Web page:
## Non-cumulative preferred stock

Preferred stock whose holders must forgo dividend payments when the
company misses a dividend payment.
Related: cumulative preferred stock

## Perfect market view (of dividend policy)

Analysis of a decision on dividend policy, in a perfect capital
market environment, that shows the irrelevance of dividend policy in a perfect capital market.

## Preferred Stock Stock that has a claim on assets and dividends of a corporation that are prior

to that of common stock. Preferred stock typically does not carry the right to vote.

## Provisional call feature

A feature in a convertible issue that allows the issuer to call the issue during the noncall
period if the price of the stock reaches a certain level.

## Residual dividend approach

An approach that suggests that a firm pay dividends if and only if acceptable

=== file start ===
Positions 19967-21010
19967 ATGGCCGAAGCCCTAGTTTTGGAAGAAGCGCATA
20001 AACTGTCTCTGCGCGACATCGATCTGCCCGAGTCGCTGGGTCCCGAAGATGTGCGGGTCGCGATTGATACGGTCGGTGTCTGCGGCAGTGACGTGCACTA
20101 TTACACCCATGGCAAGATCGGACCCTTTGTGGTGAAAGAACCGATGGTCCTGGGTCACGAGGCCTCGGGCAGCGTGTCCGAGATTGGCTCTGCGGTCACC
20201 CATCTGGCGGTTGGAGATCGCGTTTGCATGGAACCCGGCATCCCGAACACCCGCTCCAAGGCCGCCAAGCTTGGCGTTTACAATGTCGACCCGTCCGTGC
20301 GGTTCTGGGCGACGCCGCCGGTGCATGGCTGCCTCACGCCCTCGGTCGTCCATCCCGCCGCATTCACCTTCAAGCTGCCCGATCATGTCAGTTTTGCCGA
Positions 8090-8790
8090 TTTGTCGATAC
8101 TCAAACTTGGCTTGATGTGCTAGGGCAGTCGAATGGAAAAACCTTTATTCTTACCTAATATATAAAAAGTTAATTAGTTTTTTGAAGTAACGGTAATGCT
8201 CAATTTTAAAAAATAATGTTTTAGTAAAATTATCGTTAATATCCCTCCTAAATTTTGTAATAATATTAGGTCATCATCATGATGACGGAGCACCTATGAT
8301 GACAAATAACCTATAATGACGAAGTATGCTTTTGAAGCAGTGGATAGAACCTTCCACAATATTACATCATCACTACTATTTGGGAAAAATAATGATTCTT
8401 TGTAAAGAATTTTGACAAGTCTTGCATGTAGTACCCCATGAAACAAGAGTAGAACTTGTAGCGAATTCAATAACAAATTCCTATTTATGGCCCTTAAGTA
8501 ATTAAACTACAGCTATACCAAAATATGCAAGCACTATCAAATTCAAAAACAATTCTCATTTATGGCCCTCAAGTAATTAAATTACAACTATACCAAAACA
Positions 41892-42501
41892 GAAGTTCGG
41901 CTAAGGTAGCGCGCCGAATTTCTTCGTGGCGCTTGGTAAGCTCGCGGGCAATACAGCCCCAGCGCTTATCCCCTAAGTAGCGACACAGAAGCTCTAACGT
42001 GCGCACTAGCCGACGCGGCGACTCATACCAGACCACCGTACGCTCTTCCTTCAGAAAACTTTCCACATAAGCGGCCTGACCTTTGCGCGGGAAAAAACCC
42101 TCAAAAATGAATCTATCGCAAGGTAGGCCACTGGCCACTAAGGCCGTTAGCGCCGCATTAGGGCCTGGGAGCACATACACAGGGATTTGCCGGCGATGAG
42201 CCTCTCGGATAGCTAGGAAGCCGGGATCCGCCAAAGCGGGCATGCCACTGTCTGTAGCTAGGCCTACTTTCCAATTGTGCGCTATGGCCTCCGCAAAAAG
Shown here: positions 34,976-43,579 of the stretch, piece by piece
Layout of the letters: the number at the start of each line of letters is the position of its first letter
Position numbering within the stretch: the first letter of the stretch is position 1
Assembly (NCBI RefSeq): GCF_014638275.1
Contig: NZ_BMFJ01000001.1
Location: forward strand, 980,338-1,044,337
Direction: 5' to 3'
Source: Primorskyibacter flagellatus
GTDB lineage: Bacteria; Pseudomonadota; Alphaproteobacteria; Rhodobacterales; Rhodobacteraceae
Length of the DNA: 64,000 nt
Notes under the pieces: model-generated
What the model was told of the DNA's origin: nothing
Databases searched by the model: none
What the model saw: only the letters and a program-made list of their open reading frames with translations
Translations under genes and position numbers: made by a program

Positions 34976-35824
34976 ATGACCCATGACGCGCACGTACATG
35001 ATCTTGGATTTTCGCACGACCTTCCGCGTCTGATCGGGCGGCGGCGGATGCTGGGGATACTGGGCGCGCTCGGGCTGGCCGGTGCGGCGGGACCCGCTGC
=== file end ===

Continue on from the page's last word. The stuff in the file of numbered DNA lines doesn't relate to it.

investment opportunities for those funds are currently unavailable.

## Signaling view (on dividend policy)

The argument that dividend changes are important signals to investors

## Special dividend

Also referred to as an extra dividend. dividend that is unlikely to be repeated.

## Stock dividend

Payment of a corporate dividend in the form of stock rather than cash. The stock dividend
may be additional shares in the company, or it may be shares in a subsidiary being spun off to shareholders.
Stock dividends are often used to conserve cash needed to operate the business. Unlike a cash dividend, stock
dividends are not taxed until sold.

## stock dividend

Distribution of additional shares to a firm’s stockholders.

## Tax differential view ( of dividend policy)

The view that shareholders prefer capital gains over dividends,
and hence low payout ratios, because capital gains are effectively taxed at lower rates than dividends.

## Traditional view (of dividend policy)

An argument that "within reason," investors prefer large dividends to
smaller dividends because the dividend is sure but future capital gains are uncertain.

## With dividend

Purchase of shares in which the buyer is entitled to the forthcoming dividend. Related: exdividend.